Many people are deemed to be wealthy by virtue of having financial or material assets. This is a reality in the illusory operation of current society. The material assets will continue to be valuable only so long as natural resources are used to maintain them. The financial assets grossly over-estimate the real worth because the real eco cost of their accumulation was not incorporated. There will be a major predicament in encouraging these wealthy people to understand that the diminution of their financial wealth by hyperinflation is the result of the malfeasance of the economy.

These predicaments stem to a very large extent from the fundamental one that we have irresponsibly reproduced our kind. There are now too many humans. We have temporarily overshot partly by means of using up cheap fossil fuels to synthetically but temporarily bolster the food supply. The major advances in hygiene and medicine have had a big impact that has only partly been offset by the consequences of pollution. There are many communities where the population is way too high for the available natural bounty, so accelerating the emergence of a range of predicaments. It is a major predicament that will slowly go away, predominantly by natural means although rational approaches may help. Potential parents should recognize that children are a liability that they should pay for by making worthwhile contributions to the actual operations of civilization.

The rapid increase in food production in recent times has fostered the delusion that a majority of this large population can continue to be well fed. Climate change is expected to aid declining fossil fuel supply in killing that delusion. There is little scope for science and technology to ease this predicament, despite the corporate claims.

Some of these are predicaments have existed for millennia. Others have sprouted in the past century. It is to be hoped that awakening to the present situation will encourage concerned intellectuals to come up with a means of handling them to some extent. Science and technology are powerful forces that need to be more directed to easing the predicaments that, in many cases, they facilitated in the first place. There will be no panacea but a range of measures may ease the pain. This remedial action will have to encompass wise use of technology to enable worthwhile substitution for existing wasteful procedures. Sound tackling of some predicaments could well ease others. However, a profound cultural change will also be necessary and that will take time and wisdom: both of these are in short supply! This cultural change would be profoundly helped by people asking themselves ‘What right have we to use up resources that it took nature eons to produce and thereby devastate the environment with our irrevocable wastes while we degrade the habitat of other species’.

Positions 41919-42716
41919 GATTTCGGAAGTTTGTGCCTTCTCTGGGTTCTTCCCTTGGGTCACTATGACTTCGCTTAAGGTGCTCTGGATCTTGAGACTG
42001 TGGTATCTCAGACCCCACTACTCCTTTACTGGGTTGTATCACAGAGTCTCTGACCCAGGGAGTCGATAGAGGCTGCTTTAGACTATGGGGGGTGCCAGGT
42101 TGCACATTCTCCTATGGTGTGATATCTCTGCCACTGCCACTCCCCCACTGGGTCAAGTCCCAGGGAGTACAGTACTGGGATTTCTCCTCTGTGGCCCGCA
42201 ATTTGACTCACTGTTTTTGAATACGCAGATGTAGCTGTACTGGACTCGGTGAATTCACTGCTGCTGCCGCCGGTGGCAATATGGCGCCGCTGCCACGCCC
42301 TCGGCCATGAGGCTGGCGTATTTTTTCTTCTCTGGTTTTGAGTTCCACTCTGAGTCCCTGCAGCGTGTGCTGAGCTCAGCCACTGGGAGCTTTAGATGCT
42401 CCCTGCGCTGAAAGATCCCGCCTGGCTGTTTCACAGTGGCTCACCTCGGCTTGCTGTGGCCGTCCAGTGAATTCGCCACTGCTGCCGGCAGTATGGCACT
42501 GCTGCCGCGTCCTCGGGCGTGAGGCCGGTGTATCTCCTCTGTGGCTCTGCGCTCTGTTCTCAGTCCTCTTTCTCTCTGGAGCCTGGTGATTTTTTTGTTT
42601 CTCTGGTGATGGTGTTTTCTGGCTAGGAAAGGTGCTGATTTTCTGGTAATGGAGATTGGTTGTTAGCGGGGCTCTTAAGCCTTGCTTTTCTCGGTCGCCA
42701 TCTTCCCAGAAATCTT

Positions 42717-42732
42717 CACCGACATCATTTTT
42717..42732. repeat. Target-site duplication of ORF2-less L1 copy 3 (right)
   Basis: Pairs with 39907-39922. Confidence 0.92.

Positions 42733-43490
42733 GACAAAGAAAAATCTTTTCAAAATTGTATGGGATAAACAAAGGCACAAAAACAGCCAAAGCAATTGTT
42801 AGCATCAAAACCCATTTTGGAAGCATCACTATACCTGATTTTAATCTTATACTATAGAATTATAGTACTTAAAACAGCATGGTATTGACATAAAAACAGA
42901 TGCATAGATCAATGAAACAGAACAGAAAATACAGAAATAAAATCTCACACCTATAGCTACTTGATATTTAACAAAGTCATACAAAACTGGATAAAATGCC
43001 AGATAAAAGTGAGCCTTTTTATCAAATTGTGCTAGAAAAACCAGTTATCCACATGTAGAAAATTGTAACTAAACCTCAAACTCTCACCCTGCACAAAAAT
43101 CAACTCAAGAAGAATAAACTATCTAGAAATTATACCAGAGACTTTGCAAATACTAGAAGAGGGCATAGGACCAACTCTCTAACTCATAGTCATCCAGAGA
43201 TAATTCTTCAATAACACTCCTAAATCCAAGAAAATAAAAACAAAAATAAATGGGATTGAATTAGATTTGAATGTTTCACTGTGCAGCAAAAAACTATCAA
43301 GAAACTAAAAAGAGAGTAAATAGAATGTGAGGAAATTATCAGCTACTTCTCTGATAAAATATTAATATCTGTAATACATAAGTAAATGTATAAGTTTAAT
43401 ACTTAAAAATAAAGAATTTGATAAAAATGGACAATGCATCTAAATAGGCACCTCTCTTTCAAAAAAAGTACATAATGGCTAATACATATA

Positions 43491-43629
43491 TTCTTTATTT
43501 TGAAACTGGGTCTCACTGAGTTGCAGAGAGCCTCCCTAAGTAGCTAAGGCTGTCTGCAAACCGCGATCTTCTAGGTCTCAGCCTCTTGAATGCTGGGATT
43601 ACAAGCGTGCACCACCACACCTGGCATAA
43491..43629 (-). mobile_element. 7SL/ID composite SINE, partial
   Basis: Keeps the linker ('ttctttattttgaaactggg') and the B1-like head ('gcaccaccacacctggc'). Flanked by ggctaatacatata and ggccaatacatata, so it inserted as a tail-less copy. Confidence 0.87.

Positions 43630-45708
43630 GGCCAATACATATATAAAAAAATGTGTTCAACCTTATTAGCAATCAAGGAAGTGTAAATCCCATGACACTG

One of the major predicaments is that there is a wide range of views, even amongst the powerful, and this inhibits action. There are deniers of over population, global warming and resource scarcity. This is due to a range of factors including lack of understanding of the mechanisms involved, conditioned prejudices, vested interests and conflicting views. The written and spoken word has its limitations in conveying understanding that is compounded by the above noisy influences. It will take time and effort to reduce the associated uncertainties and biases sufficiently to lead to action. Focusing on the predicaments listed here will help this unwieldy process but not enough to lead to action that will mitigate the decline appreciably. It would require an almost unbelievable change in mindset of the many ‘informed’ people who have been indoctrinated by the fallacious economic growth paradigm . Doubtless, however, there will be a growing number of earnest people rising to the challenge. They will foster the Earth Revolution because they understand the Dependence Law.

The I
nformation Revolution has exacerbated this
understanding predicament. The computer age has aided the communication of knowledge but has resulted in information overload . It is ironical that it is very dependent on the continuing availability of the natural resources for the construction and operation of the technology on which it is based. There will be a major predicament in extracting worthwhile knowledge from this morass of information and storing it in a sustainable medium for future generations.

The treatment

Devising means of slowing down the use of the remaining natural bounty, including what climate change is doing to the environment and its inhabitants, is the only feasible treatment. The plundering countries need to lead the way. That treatment means encouraging both population decline and the decline of what many people, the exploiters in particular, consume for their selfish wants. And we do not have much of that bounty left as we have already used up a lot of the exhaustible sources of energy, that driver of civilization. That is what has gone wrong.